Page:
Saturday, October 1, 2016

Why We Must Vote #NoOn2 - The Question Itself

In November, because our state government has abdicated its responsibility to research and make a decision about the expansion of the already troubling charter-school program in Massachusetts, the citizens of the Commonwealth are going to be voting on ballot question #2, whether or not to allow an increased number of new charter schools and additional seats in existing charter schools.   We live in a Republic - a representative democracy - for a reason, most notably because of the difficulty citizens have doing the research and objectively understanding issues.   

I want to explain how charter schools are adding to the devaluing of our public schools and why it’s important to not just vote against the expansion ballot, but also to dramatically improve, and potentially even reverse the systems within which Massachusetts charter schools exist.  I speak not only with the emotions of a parent and public-school advocate, but also as a professional educator of 18 years and a current school-committee member.  I work and live in towns being negatively affected - economically and politically - by charter schools.  

Even though I am against this legislation, I want to be clear that I hold no malice against people who work in charter schools or send their children to them.  I know some very talented educators who teach in and run charter schools.  I have friends and relatives who send(t) their child(ren) to charter school(s).  I also don’t at all kid myself and think that public district schools and our systems don’t have a lot of room to improve.  

For clarity’s sake, I’m planning on releasing a few separate blog posts on this topic.  I need to write about the legislation itself to start.  Then I will write about its lottery admittance system and why charters are absolutely not serving a representative cross section of our student population.  This series will also discuss how and why this inadequate admission strategy divides communities.  Another post will discuss the economics.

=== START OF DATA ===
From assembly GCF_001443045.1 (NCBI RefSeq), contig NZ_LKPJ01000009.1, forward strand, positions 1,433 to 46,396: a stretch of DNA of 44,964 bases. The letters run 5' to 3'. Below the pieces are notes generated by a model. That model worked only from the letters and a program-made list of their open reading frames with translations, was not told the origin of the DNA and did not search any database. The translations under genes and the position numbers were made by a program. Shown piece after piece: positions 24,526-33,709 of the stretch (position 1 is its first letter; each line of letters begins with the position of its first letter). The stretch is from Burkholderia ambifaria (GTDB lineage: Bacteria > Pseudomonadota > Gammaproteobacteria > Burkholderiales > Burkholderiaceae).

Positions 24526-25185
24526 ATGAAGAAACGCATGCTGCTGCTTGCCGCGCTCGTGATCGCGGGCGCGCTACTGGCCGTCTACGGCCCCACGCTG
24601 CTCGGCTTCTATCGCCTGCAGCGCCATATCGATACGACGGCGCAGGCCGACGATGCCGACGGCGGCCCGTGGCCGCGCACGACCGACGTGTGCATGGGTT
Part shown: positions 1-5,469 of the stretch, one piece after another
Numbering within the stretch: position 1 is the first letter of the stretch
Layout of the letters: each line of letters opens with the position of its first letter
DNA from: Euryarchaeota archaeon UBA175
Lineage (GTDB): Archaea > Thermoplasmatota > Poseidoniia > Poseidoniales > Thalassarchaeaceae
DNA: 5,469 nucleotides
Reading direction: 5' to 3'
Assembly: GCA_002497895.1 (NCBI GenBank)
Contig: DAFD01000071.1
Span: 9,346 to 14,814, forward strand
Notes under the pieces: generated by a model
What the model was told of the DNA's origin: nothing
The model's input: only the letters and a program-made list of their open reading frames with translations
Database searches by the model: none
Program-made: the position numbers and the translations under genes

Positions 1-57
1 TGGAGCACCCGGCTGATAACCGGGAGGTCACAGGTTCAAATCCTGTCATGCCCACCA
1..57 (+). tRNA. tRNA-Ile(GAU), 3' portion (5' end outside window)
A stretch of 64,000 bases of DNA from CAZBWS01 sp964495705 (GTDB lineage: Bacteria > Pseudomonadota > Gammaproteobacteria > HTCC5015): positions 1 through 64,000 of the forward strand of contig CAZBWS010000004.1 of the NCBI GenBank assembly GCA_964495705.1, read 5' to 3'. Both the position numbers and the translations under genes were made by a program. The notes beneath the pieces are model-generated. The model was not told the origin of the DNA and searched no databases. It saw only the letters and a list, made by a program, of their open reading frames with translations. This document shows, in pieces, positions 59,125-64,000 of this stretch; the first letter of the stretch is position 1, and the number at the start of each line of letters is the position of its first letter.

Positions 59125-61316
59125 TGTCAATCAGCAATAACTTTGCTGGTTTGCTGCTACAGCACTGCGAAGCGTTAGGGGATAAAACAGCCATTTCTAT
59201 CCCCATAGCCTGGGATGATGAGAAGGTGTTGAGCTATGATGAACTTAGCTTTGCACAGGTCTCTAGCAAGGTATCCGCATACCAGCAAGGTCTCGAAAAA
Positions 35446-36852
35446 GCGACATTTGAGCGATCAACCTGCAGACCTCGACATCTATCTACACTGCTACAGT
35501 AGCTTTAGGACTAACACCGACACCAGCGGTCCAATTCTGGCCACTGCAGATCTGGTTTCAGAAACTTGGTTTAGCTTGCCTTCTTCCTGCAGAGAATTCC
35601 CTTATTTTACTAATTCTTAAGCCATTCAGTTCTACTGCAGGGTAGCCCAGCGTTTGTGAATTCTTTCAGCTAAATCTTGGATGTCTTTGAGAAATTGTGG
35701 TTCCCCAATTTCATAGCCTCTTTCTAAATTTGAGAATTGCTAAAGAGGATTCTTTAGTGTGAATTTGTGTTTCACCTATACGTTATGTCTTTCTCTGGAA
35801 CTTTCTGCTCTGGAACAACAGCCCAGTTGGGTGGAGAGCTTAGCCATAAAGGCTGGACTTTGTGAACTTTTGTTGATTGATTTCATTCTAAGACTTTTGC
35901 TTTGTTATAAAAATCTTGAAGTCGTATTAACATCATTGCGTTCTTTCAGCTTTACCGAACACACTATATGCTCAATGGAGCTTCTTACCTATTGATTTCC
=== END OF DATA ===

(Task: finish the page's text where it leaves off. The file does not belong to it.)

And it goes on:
About the question:

  1. “Charter School” means so many things to so many districts.  There are different approaches, different charters, different levels of success, different locations (local and regional), and other differences that make a discussion about charter schools as a whole a dangerous proposition.  They were designed to support local school districts - to be labs of innovation, strategy sharing, and improvement - and should therefore be approved only - if at all - by local communities.  A statewide ballot means that people who have no knowledge of how they work or connection to them at all will be voting on something that has big consequences for other places.   

  1. While I don’t doubt that there are some people who will spend the time to fully investigate and understand the issue at hand, I wonder if you feel that enough people:
    1. Know why charter advocates and opponents disagree on whether or not charter schools are public schools.
    2. Know how per-pupil spending formulas work and why opponents don’t think they tell the whole story
    3. Know how charters are paid and the percentage formula the state uses to reimburse the sending districts.  
    4. Know the philosophical foundations for establishing charter schools in Massachusetts
    5. Understand the processes required to apply into different charters’ lotteries.  
    6. Actually know who attends charter schools.  Advocates and opponents disagree on whether or not charters actually serve a representative sample of all student demographics (race, special education needs, English Language Learner needs, socio-economic status, homeless, etc).

  1. Even the name of the question “An Act to Allow Fair Access to Public Charter Schools” ought to give people pause.  The propaganda in it is implying that access to charters isn’t “fair,” which is actually one of charter opponents arguments.  What this questions seeks to do is to allow “increased” access to charter schools.  In my future posts (coming soon), I will deconstruct why the words “fair” and “public” in this question are so controversial.

Without even reading any more, I hope I've helped you to understand why this process and this ballot are troubling.  My other posts will come soon.  As always, I welcome and look forward to your comments and feedback.  

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